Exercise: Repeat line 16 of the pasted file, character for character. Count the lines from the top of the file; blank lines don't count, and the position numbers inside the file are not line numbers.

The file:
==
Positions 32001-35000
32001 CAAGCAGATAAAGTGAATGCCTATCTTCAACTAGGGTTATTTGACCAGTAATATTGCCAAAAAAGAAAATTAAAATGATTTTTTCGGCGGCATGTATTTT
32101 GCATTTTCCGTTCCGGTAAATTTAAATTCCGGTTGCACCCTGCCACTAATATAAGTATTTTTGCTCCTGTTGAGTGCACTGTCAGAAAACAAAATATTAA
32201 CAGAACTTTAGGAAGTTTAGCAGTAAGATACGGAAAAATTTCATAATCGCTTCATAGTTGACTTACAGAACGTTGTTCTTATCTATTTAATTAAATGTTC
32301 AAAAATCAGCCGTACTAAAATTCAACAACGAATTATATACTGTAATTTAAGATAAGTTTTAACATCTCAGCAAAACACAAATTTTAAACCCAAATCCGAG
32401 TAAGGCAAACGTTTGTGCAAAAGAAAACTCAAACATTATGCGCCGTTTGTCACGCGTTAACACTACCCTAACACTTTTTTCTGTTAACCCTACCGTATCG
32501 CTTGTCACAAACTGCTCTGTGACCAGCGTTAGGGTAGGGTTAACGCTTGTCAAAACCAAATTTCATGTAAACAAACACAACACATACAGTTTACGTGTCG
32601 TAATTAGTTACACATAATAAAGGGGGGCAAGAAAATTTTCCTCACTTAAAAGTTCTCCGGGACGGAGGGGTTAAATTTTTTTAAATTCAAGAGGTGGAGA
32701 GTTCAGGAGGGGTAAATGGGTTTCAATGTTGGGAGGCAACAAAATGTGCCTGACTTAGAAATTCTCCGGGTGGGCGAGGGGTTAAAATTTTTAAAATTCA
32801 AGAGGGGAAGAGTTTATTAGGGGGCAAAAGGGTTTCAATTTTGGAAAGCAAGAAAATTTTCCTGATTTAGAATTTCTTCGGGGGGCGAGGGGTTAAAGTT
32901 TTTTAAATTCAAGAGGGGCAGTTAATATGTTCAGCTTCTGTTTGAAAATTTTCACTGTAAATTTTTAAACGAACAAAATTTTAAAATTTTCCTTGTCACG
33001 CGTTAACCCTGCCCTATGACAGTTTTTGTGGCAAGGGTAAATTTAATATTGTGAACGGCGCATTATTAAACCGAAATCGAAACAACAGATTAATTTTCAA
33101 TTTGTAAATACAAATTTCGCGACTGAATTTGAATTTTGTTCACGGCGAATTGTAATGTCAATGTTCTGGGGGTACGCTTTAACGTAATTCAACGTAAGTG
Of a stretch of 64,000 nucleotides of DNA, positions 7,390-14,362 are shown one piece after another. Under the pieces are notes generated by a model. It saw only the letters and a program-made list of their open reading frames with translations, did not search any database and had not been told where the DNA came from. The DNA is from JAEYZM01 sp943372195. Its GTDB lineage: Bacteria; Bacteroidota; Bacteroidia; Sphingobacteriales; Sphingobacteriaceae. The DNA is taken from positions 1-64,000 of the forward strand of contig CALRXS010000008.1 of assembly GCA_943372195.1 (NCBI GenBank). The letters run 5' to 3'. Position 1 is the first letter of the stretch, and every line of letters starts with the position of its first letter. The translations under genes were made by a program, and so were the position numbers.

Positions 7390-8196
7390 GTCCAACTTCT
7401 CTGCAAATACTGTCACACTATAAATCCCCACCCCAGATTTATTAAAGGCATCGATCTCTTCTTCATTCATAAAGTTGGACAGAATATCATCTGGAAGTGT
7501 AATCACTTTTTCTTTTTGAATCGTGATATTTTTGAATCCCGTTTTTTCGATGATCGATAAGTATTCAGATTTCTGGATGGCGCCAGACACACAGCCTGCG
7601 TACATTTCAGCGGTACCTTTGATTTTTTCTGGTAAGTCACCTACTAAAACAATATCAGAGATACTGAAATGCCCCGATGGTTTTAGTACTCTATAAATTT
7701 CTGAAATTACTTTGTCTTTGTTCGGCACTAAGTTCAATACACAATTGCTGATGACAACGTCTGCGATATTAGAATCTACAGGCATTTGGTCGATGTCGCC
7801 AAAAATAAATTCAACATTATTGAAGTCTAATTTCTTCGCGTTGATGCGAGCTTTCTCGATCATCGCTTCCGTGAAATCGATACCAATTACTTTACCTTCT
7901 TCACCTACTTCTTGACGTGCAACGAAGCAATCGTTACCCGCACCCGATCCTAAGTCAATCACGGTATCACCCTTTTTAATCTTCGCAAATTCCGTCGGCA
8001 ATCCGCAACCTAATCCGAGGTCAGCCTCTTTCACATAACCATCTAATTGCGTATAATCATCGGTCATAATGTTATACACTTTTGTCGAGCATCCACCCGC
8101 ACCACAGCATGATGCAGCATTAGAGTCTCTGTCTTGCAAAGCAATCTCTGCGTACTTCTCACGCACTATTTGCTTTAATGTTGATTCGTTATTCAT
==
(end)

7390 GTCCAACTTCT